Stop the presses!
Rupert Murdoch had to utter the famous line on the first night of printing when he launched Australia's new national daily, The Australian, on July 15, 1964... and it was all due to a single incorrect number on the front page masthead. On July 14, the staff were watching the first edition roll off the presses when Eric Walsh, an employee of another Murdoch paper - the Daily Mirror - wandered in to tell Murdoch about the birth of his new baby and to see how Murdoch's own "new baby" looked. Walsh picked up a copy of The Australian and immediately spotted the error on page 1 - it was dated July 14, 1964, instead of July 15, 1964. Murdoch stopped the presses and avoided damaging the paper's debut with an embarrassing mistake.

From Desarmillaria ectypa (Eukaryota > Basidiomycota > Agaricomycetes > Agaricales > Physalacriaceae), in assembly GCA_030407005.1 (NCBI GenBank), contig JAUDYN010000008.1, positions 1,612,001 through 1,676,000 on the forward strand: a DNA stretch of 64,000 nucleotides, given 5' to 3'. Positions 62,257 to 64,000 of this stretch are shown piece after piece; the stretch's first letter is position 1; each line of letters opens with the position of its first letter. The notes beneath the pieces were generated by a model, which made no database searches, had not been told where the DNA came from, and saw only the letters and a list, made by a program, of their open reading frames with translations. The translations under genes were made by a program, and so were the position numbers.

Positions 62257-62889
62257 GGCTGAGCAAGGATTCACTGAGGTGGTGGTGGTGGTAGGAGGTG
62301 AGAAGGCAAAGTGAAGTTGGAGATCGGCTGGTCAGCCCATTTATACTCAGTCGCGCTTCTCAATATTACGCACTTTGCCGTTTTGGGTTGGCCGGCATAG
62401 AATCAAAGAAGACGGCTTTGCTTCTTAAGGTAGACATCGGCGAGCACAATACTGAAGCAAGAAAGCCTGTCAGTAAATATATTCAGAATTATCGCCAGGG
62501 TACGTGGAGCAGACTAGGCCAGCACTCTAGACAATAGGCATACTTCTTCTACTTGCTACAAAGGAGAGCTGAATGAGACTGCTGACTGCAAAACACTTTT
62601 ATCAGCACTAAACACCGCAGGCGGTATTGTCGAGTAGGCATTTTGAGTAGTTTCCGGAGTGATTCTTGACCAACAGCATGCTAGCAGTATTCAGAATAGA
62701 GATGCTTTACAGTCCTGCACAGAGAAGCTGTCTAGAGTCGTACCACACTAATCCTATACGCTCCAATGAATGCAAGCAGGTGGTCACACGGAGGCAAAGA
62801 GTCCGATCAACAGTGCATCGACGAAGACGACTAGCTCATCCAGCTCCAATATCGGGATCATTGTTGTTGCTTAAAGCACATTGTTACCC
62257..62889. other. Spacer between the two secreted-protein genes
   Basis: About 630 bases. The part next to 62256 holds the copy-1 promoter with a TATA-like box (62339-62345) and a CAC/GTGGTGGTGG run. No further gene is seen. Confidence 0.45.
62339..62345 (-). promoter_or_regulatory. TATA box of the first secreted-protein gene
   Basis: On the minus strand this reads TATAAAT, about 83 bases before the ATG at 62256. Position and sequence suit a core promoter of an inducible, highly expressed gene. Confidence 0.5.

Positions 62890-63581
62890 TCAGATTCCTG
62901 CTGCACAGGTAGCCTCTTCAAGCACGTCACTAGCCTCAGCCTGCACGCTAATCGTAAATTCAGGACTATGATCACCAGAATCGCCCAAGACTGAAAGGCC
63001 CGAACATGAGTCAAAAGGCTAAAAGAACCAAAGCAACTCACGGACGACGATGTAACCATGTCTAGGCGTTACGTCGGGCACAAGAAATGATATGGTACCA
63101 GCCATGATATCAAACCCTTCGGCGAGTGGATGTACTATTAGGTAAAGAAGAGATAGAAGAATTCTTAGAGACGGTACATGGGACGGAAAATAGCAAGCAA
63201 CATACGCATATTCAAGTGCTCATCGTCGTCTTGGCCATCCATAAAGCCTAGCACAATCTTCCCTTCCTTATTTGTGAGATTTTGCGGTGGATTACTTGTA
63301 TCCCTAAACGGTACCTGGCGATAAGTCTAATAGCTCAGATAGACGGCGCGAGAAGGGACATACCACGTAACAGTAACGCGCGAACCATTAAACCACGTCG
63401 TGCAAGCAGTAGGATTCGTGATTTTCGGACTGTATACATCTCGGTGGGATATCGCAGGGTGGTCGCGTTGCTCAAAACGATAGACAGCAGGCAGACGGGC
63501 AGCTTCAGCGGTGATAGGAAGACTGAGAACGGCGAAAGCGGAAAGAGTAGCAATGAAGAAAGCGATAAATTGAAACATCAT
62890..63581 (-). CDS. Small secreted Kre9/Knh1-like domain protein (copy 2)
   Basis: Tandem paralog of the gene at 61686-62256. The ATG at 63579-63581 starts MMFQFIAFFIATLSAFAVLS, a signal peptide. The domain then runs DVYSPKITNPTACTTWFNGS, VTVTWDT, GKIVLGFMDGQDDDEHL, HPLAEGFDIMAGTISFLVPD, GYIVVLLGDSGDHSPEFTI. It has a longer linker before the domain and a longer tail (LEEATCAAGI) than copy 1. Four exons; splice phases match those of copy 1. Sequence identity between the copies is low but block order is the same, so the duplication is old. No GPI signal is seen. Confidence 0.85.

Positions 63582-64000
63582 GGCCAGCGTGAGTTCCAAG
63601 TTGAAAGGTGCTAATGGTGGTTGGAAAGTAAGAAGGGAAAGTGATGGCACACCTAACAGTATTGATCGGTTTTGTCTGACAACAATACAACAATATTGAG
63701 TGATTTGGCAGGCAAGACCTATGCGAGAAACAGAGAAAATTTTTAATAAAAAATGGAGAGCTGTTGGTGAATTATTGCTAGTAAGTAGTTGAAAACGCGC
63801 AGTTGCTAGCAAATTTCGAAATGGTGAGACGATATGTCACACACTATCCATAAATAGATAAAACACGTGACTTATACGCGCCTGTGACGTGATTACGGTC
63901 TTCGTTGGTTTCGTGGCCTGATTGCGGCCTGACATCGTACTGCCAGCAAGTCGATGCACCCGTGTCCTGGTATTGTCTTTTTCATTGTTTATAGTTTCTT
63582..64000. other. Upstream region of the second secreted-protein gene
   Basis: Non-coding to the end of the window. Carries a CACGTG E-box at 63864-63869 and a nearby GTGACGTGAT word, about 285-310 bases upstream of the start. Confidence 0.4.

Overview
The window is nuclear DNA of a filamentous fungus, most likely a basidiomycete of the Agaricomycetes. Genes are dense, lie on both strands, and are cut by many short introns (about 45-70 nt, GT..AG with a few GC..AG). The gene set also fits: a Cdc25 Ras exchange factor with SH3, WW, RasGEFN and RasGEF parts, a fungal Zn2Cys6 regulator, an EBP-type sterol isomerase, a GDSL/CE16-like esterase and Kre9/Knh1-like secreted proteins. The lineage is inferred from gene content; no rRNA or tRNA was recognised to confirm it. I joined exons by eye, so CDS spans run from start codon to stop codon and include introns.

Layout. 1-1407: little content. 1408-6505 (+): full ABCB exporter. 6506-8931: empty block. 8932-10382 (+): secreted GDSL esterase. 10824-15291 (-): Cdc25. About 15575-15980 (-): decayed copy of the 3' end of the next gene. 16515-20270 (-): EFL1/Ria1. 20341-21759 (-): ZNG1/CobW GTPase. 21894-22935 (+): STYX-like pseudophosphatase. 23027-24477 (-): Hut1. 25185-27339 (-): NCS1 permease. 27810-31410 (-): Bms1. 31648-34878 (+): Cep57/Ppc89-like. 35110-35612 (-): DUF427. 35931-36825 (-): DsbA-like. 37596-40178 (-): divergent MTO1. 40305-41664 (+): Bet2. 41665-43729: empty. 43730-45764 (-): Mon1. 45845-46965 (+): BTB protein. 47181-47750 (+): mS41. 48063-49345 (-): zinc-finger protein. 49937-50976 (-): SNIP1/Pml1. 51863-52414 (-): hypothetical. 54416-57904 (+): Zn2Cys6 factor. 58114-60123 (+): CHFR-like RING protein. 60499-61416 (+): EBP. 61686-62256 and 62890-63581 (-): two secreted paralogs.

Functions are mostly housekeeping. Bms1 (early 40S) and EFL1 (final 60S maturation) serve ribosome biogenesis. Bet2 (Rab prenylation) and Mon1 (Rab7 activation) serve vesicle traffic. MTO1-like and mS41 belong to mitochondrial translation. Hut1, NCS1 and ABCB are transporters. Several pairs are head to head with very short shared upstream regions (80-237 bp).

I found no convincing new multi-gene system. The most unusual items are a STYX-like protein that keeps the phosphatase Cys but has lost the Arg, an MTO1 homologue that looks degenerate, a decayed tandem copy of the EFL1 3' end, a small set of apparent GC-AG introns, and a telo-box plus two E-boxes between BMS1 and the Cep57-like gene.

I'll have to wander down to the Holt Street dungeon for a full copy of the first front page; in the meantime, here's the top of it, ripped off from the book which was the source for this story (Rupert Murdoch: A Paper Prince. By George Munster. Viking. 1985).
Part of The Australian's first front page, July 15, 1964
The Australian drew some criticism for its early content, but its design scared the bejesus out of the competition. It was considered the most open, modern design of any paper in the country. The designer was Guy Morrison, who still lives in Sydney and who I'm hoping to interview soon about how he created his new look, which is credited with bringing about some of the most significant changes in Australia-wide newspaper design.